Explanation-based neural network learning for robot control.
In S. J. Hanson, J. Cowan, & C. L. Giles (Eds.),
Advances in neural information processing systems 5, 287-294.
San Mateo, CA: Morgan Kaufmann.
VanLehn, K. (1989). Problem solving and cognitive skill acquisition. In M. I.
Posner (Ed.), Foundations of cognitive science. Cambridge, MA: MIT Press.
de Groot, A. D. (1965).Thought and choice in chess. The Hague: Morton.
Lewis, D. (1973). Counterfactuals. Cambridge, MA:
Harvard University Press.
Newell, A., & Simon, H. A. (1972). Human problem solving.
Englewood Cliffs, NJ: Prentice-Hall.
Edited volume examples:
Greiner, R. (Ed.). (1997). Computational learning theory and natural learning
systems (Vol. 4). Cambridge, MA: MIT Press.
Schwering, A., Krumnack, U., Kühnberger, K.-U., & Gust, H. (Eds.). (2007).
Analogies: Integrating multiple cognitive abilities. Osnabrück, Germany:
Institute of Cognitive Science.
Shrager, J., & Langley, P. (Eds.). (1990). Computational models of scientific
discovery and theory formation. San Mateo, CA: Morgan Kaufmann.
Technical report examples:
Lebiere, C., & Wray, R. (Eds.). (2006). Between a rock and a hard place:
Cognitive science principles meet AI-hard problems (Technical Report SS-06-02).
AAAI, Menlo Park, CA.
Shapiro, D., Billman, D., Marker, M., & Langley, P. (2004). A human-centered
approach to monitoring complex dynamic systems (Technical Report).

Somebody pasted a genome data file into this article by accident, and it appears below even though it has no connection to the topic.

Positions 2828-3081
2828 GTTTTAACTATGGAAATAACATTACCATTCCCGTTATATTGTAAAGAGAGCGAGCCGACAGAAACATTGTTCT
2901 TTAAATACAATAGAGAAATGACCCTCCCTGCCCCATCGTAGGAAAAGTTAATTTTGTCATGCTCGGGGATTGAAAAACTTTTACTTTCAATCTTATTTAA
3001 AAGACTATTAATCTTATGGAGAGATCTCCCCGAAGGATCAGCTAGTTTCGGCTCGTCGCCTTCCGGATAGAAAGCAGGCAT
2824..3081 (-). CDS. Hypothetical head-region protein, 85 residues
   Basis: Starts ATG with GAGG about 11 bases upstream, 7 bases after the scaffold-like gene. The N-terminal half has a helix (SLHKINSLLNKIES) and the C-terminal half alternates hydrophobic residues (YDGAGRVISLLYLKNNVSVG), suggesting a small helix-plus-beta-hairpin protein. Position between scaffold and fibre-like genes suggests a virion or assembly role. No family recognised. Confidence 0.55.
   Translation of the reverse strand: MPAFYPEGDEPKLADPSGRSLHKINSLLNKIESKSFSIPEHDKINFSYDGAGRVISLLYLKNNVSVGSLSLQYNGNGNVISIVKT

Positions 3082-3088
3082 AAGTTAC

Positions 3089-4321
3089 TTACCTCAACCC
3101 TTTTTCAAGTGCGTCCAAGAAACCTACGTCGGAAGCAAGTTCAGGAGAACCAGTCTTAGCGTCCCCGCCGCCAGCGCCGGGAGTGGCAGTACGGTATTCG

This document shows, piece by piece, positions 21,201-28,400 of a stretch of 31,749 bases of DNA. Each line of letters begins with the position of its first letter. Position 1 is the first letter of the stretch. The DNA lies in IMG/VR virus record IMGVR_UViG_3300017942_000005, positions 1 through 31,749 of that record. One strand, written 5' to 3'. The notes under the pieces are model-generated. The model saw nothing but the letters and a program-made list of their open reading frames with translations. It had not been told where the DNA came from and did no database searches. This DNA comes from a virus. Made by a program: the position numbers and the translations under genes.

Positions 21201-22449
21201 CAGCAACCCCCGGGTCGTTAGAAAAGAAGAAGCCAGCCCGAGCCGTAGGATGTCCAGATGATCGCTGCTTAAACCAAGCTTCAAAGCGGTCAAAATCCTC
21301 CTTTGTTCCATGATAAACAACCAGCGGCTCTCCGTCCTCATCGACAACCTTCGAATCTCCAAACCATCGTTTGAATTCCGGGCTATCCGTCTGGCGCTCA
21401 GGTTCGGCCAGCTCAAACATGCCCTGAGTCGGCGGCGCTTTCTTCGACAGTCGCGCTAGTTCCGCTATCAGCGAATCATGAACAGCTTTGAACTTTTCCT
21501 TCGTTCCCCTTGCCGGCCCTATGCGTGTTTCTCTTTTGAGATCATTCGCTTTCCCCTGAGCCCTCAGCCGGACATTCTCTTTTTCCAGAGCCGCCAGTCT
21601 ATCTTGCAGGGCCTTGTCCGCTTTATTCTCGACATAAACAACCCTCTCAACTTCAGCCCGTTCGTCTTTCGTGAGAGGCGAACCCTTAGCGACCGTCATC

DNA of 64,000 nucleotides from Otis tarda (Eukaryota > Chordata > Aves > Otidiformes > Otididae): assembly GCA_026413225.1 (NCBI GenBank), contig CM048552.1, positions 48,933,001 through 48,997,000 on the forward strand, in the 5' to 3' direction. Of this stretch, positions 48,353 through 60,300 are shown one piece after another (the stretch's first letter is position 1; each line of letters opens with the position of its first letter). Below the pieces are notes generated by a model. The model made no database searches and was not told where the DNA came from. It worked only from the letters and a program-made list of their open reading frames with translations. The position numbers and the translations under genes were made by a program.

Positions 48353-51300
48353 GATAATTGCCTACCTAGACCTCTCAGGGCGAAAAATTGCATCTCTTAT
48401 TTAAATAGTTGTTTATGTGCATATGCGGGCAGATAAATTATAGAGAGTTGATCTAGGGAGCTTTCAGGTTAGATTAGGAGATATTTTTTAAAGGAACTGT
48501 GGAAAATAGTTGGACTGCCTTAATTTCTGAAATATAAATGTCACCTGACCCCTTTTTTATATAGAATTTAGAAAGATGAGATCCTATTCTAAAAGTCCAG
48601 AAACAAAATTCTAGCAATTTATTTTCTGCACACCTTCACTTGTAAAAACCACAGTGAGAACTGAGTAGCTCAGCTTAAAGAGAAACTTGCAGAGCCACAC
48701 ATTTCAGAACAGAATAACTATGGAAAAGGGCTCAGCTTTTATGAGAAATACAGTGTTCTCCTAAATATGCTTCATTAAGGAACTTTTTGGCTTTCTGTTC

Institute for the Study of Learning and Expertise, Palo Alto, CA.
Yamauchi, B., Langley, P., Schultz, A. C., Grefenstette, J., & Adams, W. (1998).
Magellan: An integrated adaptive architecture for mobile robotics
(Technical Report 98-2). Institute for the Study of Learning and Expertise,
Palo Alto, CA.
Botkin, J. W. (1973). An intuitive computer system: A cognitive approach to the
management learning process. Doctoral dissertation, Harvard Business School, Boston, MA.
Cassimatis, N. L. (2002). Polyscheme: A cognitive architecture
for integrating multiple representation and inference schemes. Doctoral dissertation,
Media Laboratory, Massachusetts Institute of Technology, Cambridge, MA.
Choi, D. (2010). Coordinated execution and goal management in
a reactive cognitive architecture. Doctoral dissertation, Department of
Aeronautics and Astronautics, Stanford University, Stanford, CA.
Cognitive Systems Foundation. (2012). Formatting for Advances
in Cognitive Systems. Retrieved December 1, 2012, from
Journal of Machine Learning Research. (2000). JMLR Announcements.
Retrieved December 1, 2012, from http://jmlr.csail.mit.edu/announcements.html.
The Soar Group. (2012). Getting Started with Soar.
Retrieved December 1, 2012, from http://sitemaker.umich.edu/soar/getting_started.